Where Have you been all my life?

“Passion Unites Us All.”

This is the tag-line that Sport Chek is “sporting” in their ad campaign for UEFA’s 2012 Euro Cup. Frankly, I couldn’t give two sweet shits about Sport Chek, or their advertising agenda, but this particular motto got me thinking…

I have never been sporty. In fact, those closest to me would, (and often do) laugh at the prospect of me participating in any kind of organized athletic activity. I was that person in elementary school that always got picked last for any given sports team in gym class because truth be told, (and I am not afraid to admit it), I was more of a liability than an asset. I may be able to paint a picture, take a photograph, or write an essay, but kick a ball?! In that net… over there… with my foot?! NO WAY JOSE!

This doesn’t however mean that I don’t have a healthy inquisitiveness and interest in what it means to enjoy professional sports. The  actual score in this sense has always meant less to me than the anthropology of it all. There are many happenings in this world that unite individuals into larger collectives, and the phenomenon of sport is no exception. Cheering for a team lends a common ground to people from all strata of social life, and I experienced this recently as I sat with a friend at Toronto’s new Queen West pub The Dog and Bear.

Of course said friend was very patient to sit and explain the rules of the game of soccer to me during the play between England and France. Yes, that’s right, I know nothing of the regulations and game play behind soccer, hockey, football, tennis, golf, and the list goes on… But as I soaked in the sights around me: Half- drunk soccerphiles cheering, jeering, and spilling draft beer, there was a certain je ne sais quoi in the air… These people; strangers, friends, and family alike, all had one very distinctive thing in common; they were all there to support with a passionate solidarity, a team.

I have always understood the importance of collectives; collective understandings, opinions, and enjoyments, but yesterday was probably the first real time I had actually considered this value  in terms of sports. Team mentality and sportsmanship is not only extremely precious in what it means to be human, especially in a world so vast and oftentimes isolating, but it is fun. In our crazy and fast-paced world it is necessary from time to time to forget all about the daily developments and drama of our lives, and focus instead on something entertaining, and relatively meaningless to the bigger picture. This is in large part how we meet and make friends, and build a solid foundation of commonality amongst our fellow homosapiens. It is not very often that I feel like I am missing out, or have missed out, but I must admit that while sitting in the pub, and soaking in by proxy the enjoyment had by those there to support their respective teams, I realized that I have been missing out on a major type of human camaraderie; namely sports fan camaraderie.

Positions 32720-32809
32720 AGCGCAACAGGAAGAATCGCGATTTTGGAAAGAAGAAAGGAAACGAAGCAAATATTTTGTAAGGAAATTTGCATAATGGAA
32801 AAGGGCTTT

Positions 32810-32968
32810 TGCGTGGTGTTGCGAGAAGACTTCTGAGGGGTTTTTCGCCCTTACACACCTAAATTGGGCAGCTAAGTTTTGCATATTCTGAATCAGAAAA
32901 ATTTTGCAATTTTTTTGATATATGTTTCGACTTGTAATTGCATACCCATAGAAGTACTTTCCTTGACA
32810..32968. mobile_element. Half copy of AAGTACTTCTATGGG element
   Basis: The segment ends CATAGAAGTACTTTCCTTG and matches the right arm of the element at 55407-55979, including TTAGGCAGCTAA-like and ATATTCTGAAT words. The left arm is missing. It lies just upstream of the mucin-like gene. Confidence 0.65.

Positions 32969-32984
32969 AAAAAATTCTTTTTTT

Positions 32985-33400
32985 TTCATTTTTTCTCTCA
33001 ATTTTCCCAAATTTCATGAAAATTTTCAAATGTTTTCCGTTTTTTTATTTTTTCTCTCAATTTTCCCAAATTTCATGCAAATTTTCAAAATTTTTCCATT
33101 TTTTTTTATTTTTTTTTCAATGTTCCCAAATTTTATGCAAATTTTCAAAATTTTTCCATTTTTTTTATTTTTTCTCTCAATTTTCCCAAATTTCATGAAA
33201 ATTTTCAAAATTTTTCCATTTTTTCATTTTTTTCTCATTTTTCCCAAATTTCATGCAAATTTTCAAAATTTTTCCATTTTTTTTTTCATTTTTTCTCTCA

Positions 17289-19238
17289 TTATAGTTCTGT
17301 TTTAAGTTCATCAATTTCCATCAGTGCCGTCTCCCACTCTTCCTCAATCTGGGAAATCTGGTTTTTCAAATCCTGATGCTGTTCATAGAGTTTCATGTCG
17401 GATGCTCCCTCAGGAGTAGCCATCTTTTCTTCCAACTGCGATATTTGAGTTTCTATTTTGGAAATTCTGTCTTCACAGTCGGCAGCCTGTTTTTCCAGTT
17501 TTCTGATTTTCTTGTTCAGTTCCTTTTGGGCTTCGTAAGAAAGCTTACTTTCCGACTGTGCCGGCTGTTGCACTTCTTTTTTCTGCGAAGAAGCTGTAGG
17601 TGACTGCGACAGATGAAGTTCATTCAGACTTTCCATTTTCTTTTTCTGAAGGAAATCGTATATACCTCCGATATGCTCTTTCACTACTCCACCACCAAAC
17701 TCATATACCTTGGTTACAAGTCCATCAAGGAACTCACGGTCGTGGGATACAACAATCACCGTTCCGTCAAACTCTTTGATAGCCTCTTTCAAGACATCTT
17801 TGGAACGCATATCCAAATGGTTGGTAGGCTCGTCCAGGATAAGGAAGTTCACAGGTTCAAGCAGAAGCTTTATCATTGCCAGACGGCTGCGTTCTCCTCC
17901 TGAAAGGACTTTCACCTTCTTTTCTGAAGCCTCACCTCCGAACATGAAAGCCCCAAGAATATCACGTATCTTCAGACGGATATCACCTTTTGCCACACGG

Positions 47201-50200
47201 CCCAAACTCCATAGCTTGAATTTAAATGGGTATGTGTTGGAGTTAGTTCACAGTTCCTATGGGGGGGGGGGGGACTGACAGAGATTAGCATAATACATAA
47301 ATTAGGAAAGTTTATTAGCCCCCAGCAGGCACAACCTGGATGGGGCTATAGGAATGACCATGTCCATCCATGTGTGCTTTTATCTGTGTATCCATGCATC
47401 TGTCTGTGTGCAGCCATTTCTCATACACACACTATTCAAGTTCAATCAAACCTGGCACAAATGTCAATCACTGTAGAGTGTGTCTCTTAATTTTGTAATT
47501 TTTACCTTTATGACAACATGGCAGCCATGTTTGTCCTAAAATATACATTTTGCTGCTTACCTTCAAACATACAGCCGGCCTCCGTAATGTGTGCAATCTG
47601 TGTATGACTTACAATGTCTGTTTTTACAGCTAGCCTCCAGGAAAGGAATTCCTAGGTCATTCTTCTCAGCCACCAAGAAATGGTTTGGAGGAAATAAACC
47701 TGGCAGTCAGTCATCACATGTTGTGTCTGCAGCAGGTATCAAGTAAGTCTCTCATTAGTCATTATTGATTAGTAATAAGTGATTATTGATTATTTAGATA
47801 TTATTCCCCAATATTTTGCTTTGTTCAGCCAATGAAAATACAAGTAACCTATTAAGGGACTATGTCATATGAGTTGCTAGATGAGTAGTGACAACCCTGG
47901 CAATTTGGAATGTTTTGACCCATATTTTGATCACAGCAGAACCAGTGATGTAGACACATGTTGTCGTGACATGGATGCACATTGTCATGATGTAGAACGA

Instead of playing sports, I spent most of my life fostering a creative energy, aka I was always known to be more artsy-fartsy than outdoor sporty. It is only now, after having spent so much time missing out on the pure, unadulterated fun of sports, that I realize how I need to re-adjust my framework for understanding the phenomenon. Can’t it be posited that sports fit into the category of art? The field, the rink, the court, the green represents the canvas, and the player is the medium; their achievements through skill represent the ‘art’ or ‘beauty’ of their creativity. A fine artist may use a paintbrush and oil paint to bring to life a portrait of a lover, the Grand Canyon, or a bowl of fruit, and we call this art. A chef will use his or her knowledge of food, flavours, and chemistry to create a delectable piece of edible artwork. A musician uses notes, a photographer uses light, a writer uses words, and the list goes on. In sports, we – the viewers and the fans – are the ones that through our sensory acknowledgment and appreciation of the rules of the game, allow the athlete and what they do to become an artform.

Love him or hate him, the gifted Cristiano Ronaldo is an artist of soccer:

How have I spent twenty-six years of my life overlooking this type of experience!?

I may never take up any particular sport, I may not become an MVP, but certainly it is not too late to learn the rules of a game; get involved in the team support mentality, and bat and banter about scores, and plays, and fouls, and bull-shit calls (okay, okay I promise to work on my lingo!), with the best of them, right? I want to be one of those individuals that looks forward to major sporting events. And not because I am trying to play it cool, or look like that ‘girl that likes things that boys like’ (gender stereotyping oh my!), but because I actually want to be a part of something, an event, that brings people together on such a major scale. I want to realize and appreciate the culture behind a form of art previously unfamiliar to me. When it comes to sports, I want to be united by passion.

So if someone asks me what I have done of interest lately, I will say that yesterday, on June 11th 2012, I finally learned to like sports… And it all happened with a good friend, in a great pub atmosphere, with lots of fellow fans, and soccer!

GO ENGLAND!

- Sylvia “Give-Her-the-Chance-and-She’ll-Score-in-Her-Own-Net” Stout.

Where To Watch the 2012 Euro Cup? BlogTO and The Globe and Mail weigh in!

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